TAKE A BOAT TOUR
One of the most popular things to do in Cassis is to head down to the port and book yourself onto a boat tour of the calanques. This is especially great for those who can’t hike the calanques due to travelling with very young children, elderly parents, or if you simply want to skip the strenuous journey.
Even if you have previously walked the calanques, the boat tour offers a whole new perspective of these impressive limestone cliffs and their narrow fjords.
Tours don’t need to be booked in advance, just wander down to the wooden kiosk and choose from a 3, 5, 8, or 9 calanque tour.
OR HIRE A KAYAK TO EXPLORE THE COASTLINE
While taking a boat tour is an easier option, the tour boats aren’t permitted to ‘drop you off’ at the beaches in the calanques. Therefore, if the hiking routes are closed, your next best option to access the likes of Port Pin or Calanque d’En Vau is to hire a kayak and paddle around the headlands.
Kayaks can be rented from Lo’Kayak for a minimum of 3 hours and a maximum of 6 hours, to explore the incredible coastline around Cassis. In order to take full advantage of your surroundings, I’d recommend hiring for a full day, as you won’t want to pull yourself away!
SAMPLE CASSIS WINES
In a region that’s well known for its rosé, Cassis stands out from the crowd with its production of award-winning white wines. Protected by their own appellation (AOC), Cassis wines are typically light in colour and endowed with aromas of citrus fruit, blossom and honey.
Cassis is home to 12 wine producers, many of which invite you to visit and sample the varietals on offer. Favourites include Domaine du Bagnol and Clos Sainte Magdeleine.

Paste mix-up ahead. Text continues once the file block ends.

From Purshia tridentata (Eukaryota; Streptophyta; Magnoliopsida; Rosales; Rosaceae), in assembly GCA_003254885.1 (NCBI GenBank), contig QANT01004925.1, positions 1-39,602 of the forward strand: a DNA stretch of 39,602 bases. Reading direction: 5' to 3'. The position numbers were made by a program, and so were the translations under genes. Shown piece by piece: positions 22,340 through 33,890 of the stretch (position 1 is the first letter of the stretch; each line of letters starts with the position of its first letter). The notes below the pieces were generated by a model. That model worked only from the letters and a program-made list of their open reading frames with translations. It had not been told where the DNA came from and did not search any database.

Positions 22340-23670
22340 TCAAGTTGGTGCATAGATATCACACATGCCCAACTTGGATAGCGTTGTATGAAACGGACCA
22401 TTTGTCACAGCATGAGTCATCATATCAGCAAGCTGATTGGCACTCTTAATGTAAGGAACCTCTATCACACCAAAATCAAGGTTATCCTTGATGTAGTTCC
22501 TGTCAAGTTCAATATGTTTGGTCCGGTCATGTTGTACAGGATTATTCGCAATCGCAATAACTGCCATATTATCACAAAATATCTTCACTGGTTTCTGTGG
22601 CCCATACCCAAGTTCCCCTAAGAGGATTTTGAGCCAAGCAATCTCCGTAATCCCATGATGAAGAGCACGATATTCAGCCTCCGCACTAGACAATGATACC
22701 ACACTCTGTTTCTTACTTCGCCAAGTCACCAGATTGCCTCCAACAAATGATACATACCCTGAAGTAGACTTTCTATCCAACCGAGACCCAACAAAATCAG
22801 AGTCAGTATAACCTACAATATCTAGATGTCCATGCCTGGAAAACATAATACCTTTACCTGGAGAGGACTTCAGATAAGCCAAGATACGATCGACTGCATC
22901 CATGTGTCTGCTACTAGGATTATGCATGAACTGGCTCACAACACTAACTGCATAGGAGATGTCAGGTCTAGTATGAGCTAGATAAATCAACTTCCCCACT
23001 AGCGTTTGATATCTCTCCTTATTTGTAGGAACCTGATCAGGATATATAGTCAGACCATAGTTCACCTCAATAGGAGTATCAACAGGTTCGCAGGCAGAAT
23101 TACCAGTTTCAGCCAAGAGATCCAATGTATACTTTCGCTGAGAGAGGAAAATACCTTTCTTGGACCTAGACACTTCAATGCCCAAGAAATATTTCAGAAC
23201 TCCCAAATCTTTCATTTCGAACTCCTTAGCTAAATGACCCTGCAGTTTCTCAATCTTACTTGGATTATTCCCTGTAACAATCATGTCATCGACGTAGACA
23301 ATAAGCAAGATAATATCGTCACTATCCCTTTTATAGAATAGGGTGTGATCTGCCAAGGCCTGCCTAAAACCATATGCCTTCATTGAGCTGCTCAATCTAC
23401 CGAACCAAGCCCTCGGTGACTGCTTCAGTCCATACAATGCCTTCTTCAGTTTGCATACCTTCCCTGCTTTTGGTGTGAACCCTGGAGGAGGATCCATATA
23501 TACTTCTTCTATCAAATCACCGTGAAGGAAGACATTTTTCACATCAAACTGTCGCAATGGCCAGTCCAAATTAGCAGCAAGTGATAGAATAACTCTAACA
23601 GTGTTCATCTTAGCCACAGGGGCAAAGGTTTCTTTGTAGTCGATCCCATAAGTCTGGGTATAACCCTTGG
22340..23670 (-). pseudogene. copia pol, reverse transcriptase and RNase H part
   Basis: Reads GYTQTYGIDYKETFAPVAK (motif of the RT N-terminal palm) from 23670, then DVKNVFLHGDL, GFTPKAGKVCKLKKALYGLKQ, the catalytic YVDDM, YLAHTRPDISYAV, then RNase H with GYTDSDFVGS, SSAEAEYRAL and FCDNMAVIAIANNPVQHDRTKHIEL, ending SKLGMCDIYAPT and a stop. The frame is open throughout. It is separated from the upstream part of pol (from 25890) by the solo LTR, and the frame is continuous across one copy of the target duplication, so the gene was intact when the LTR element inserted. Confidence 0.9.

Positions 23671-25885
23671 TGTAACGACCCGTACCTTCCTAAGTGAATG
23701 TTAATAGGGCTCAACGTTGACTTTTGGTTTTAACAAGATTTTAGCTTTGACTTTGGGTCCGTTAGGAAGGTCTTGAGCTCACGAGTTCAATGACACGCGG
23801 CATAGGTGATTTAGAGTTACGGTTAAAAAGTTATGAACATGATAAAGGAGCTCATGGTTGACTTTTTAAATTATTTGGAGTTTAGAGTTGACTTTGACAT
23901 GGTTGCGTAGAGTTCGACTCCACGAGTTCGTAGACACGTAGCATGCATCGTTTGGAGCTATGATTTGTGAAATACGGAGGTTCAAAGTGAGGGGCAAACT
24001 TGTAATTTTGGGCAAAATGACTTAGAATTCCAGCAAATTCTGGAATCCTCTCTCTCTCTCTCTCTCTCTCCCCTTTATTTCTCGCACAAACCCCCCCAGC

If visiting in May, be sure to hang around to visit the Cassis Wine Festival that celebrates the town’s wines and is the perfect place to stock up before heading home.
DRIVE THE ROUTE DES CRÊTES
Towering above Cassis, glowing orange under the sun like a misplaced Uluru Rock, lays the mystical Cap Canaille. The highest sea cliff in all of Europe, the jagged headland divides the coast between Cassis and nearby La Ciotat.
The main route that traverses Cap Canaille is called the Corniche des Crêtes. It’s a stunning drive, with plenty of pit stops available on the way to take in the views over Cassis and beyond.
The road starts in Cassis, before cutting a serrated path through the crest of the cliff. It’s one of the most scenic roads in France. But a word of warning, the route is narrow for those not used to driving on Provence-size roads, and the views are somewhat distracting!
Where to Eat in Cassis
It may come as no surprise that fish is the dish of the day at many restaurants in Cassis. Although don’t be fooled into thinking you’ll be served up Michelin starred meals wherever you dine. Cassis hasn’t escaped the influx of not-so-cheap and cheerful bistros serving fast ‘European’ food that’s far from authentic.
That’s not to say fine meals can’t be found though, quite the contrary! Locals love La Villa Madie for a high-end experience with the best views in town. La Poissonerie Laurent for a casual seafood meal, or Le Patio for Provençal favourites.
How to Get to Cassis, France
There are a number of different options available to get to Cassis. Let’s explore them below.